Monday, August 11, 2008

Rooting for the other red, white, and blue (and black)

As Olympic fever sweeps the world, I'm finding myself more caught up in the nail-biting excitement than ever. Never much of a sports fan, and rarely inclined to follow summer Olympics when I could be out playing in the garden hose, I'm discovering the thrill of the event and developing a creepy crush on South Korean swimming phenom Park Tae-hwan (a.k.a. "Marine Boy"). Park made history over the weekend, snagging SoKo's first Olympic medal (and a shiny gold at that!) in a swimming event. The 400-meter men's freestyle event has been dominated by beefy Westerners for decades, so it was a milestone for Asian swimmers, as well as a personal triumph for the 18 year-old (19, Korean age) cutie pie who was disqualified for a false-start in the 2004 Athens Games. It's been 72 years since an Asian won gold in a men's freestyle event.


"Abby has a crush on me?! YES!" --Park Tae-hwan after winning the 400-meter men's freestyle

For Korea's athletes, Sunday was a day for history-making and record-breaking. The country's women archers strike fear in competitors worldwide, dominating the sport since 1984 and winning gold in the team event every year since its 1988 inauguration. This year marks the sixth straight gold for the women's team. I'd say that kind of accomplishment is well worth the possibly permanent mark of the bow string on leader Park Sung-hyun's chin. Below, the ladies pose for a team shot at Seoul's Olympic training center about a month ago. Those chestguards are SO Korean!

If Park Tae-hwan is my man crush, 22 year-old weightlifter Yoon Jin-hee takes the gold in the category of girl crush. This li'l powerhouse walked away with a silver medal in the women's 53-kilogram weightlifting event Sunday. She hoisted a impressive total of 213 kilograms. So what if her moppy 'do makes her look a little ajumma (older, married woman). I like her! This event proved there's nothing like the Olympics to test my pronunciation skills, and I'm pretty sure I scored a fat "F" during Sunday's final broadcast. Thailand's Jaroenrattanatarakoon Prapawadee took the gold in this event and there's no reporting on a silver without mentioning the gold. Sorry, Jaroenrattanatarakoon! Below, you see my girl crush, Yoon Jin-hee, showin' her stuff.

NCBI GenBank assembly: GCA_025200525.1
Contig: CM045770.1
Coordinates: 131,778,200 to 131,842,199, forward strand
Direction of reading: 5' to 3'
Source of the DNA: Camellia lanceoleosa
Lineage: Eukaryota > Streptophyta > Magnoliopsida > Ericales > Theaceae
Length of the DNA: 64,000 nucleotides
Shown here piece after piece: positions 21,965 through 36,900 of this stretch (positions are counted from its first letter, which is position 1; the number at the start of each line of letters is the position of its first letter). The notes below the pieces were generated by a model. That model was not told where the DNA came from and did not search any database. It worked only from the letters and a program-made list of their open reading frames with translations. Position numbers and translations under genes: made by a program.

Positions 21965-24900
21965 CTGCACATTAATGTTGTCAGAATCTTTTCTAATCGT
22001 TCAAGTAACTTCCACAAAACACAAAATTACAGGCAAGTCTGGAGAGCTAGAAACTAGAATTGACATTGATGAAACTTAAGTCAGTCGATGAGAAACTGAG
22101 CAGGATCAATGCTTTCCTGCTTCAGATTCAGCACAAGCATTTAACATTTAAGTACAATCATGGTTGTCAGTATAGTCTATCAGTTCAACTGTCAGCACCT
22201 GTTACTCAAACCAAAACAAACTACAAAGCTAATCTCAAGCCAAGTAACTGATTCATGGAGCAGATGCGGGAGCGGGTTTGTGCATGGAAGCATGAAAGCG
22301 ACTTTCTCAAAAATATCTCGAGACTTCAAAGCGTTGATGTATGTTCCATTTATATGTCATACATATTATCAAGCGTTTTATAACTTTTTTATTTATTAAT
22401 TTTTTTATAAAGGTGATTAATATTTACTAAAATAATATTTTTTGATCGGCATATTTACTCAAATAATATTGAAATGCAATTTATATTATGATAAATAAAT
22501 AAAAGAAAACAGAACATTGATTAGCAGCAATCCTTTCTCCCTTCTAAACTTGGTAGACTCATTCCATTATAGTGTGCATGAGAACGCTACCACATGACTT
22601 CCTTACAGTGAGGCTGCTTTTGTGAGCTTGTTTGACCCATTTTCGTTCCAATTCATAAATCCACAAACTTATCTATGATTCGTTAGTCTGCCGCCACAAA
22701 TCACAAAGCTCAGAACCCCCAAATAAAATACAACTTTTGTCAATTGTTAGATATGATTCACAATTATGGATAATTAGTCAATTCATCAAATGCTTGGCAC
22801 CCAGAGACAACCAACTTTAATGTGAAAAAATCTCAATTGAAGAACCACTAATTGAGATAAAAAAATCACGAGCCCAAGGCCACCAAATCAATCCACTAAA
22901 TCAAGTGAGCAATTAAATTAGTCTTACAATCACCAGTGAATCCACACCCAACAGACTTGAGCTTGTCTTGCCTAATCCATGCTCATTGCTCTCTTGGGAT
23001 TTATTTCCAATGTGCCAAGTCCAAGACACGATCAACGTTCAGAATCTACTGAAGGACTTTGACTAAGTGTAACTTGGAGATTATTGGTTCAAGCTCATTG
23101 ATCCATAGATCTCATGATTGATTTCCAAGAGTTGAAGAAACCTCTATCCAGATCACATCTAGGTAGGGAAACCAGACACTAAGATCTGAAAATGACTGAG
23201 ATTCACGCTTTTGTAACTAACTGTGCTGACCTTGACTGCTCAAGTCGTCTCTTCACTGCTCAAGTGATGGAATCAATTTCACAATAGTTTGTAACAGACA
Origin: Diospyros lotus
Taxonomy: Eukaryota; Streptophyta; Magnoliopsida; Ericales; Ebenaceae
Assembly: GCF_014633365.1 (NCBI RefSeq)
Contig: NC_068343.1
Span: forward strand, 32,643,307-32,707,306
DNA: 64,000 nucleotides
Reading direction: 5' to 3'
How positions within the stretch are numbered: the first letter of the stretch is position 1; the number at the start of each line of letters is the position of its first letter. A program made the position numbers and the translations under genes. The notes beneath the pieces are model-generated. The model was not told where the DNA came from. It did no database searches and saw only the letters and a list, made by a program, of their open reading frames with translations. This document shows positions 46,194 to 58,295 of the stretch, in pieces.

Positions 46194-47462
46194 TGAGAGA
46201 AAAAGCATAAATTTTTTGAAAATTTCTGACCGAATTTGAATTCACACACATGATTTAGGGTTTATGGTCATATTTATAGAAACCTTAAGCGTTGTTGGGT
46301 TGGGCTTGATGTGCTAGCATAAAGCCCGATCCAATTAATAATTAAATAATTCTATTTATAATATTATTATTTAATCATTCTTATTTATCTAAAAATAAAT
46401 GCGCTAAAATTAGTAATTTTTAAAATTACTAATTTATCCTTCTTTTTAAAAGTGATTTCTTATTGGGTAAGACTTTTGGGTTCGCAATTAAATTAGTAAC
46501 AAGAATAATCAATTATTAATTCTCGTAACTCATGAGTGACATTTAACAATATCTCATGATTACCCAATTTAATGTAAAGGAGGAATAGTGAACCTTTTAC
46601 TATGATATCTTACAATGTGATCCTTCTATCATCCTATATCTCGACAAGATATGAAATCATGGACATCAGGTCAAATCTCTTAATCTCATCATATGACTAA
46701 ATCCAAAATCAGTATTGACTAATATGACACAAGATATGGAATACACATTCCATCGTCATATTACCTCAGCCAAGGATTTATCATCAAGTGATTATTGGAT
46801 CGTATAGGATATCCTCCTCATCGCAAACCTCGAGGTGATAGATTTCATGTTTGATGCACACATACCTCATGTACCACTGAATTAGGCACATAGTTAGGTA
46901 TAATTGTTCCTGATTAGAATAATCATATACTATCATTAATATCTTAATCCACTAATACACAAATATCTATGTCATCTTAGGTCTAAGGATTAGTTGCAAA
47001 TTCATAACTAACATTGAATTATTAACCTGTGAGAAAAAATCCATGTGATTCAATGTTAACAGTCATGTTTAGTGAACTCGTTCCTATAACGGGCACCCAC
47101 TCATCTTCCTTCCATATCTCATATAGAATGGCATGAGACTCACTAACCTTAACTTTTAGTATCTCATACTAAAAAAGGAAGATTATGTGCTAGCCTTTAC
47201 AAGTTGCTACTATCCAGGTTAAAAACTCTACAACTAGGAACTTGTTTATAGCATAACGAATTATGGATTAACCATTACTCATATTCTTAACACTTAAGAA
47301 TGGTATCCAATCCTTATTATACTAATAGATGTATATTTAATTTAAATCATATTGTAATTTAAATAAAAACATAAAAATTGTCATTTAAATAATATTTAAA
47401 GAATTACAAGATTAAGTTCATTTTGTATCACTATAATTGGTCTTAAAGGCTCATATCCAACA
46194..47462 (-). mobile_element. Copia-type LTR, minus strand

South Korea's first gold this year came from 28 year-old judoka Choi Min-ho who flipped his opponents around like flapjacks Saturday evening. This appears to be another fairy tale ending. But why did I crack up reading the following report from the Chosun Daily:

"Suffering from the physical side effects of lowering his weight by 6 kg at the Athens Olympics, Choi won only a bronze medal due to muscle cramp in his leg. He turned to the bottle after returning to Korea, to help him cope with his feeling of loneliness and isolation.And he was so stressed out that he had to eat 40 to 50 ice cream bars a day in order to go to sleep at night."

Okay, I know why. It's that line about the ice cream bars! 40-50?!?! Surely there's been a mistake in the Korean-to-English translation . . . or maybe they were low-fat ice cream bars. Everyone knows low-fat just means you can eat more! All joking aside, congrats to Choi and SoKo, alike! Below, it appears the fit and trim Choi has overcome his nightly ice cream bar cravings.

Like elections, the Olympics mean long hours at the office for us broadcasters, but the outpouring of national pride, roller coaster of emotions, and free cup ramen provided by KBS are worth the missed sleep and leisure time. Oh, and I should probably include, "Go U.S.A.!"


1 comment:

Jeff said...

Hi Abby,

One of the things I find interesting about Korea's approach to the Olympics is how deliberate they have been about setting very specific goals measuring success (10 gold and in the top 10, was that it?). You just don't see the US doing something like that. I don't know whether we just expect to win a bunch of medals or whether it's more of a western attitude of "we're all winners!".

Either way, though, the performance of Korea's athletes has been phenomenal. I wonder how they would rank overall if you took the number of medals won divided by the total population? I bet they'd be even higher rated by that metric

Jeff

P.S.- OK, geek check. Based on the latest results I saw, I calculated the rankings of medals/population as Australia #1, Korea #2, Germany #3, and USA #4.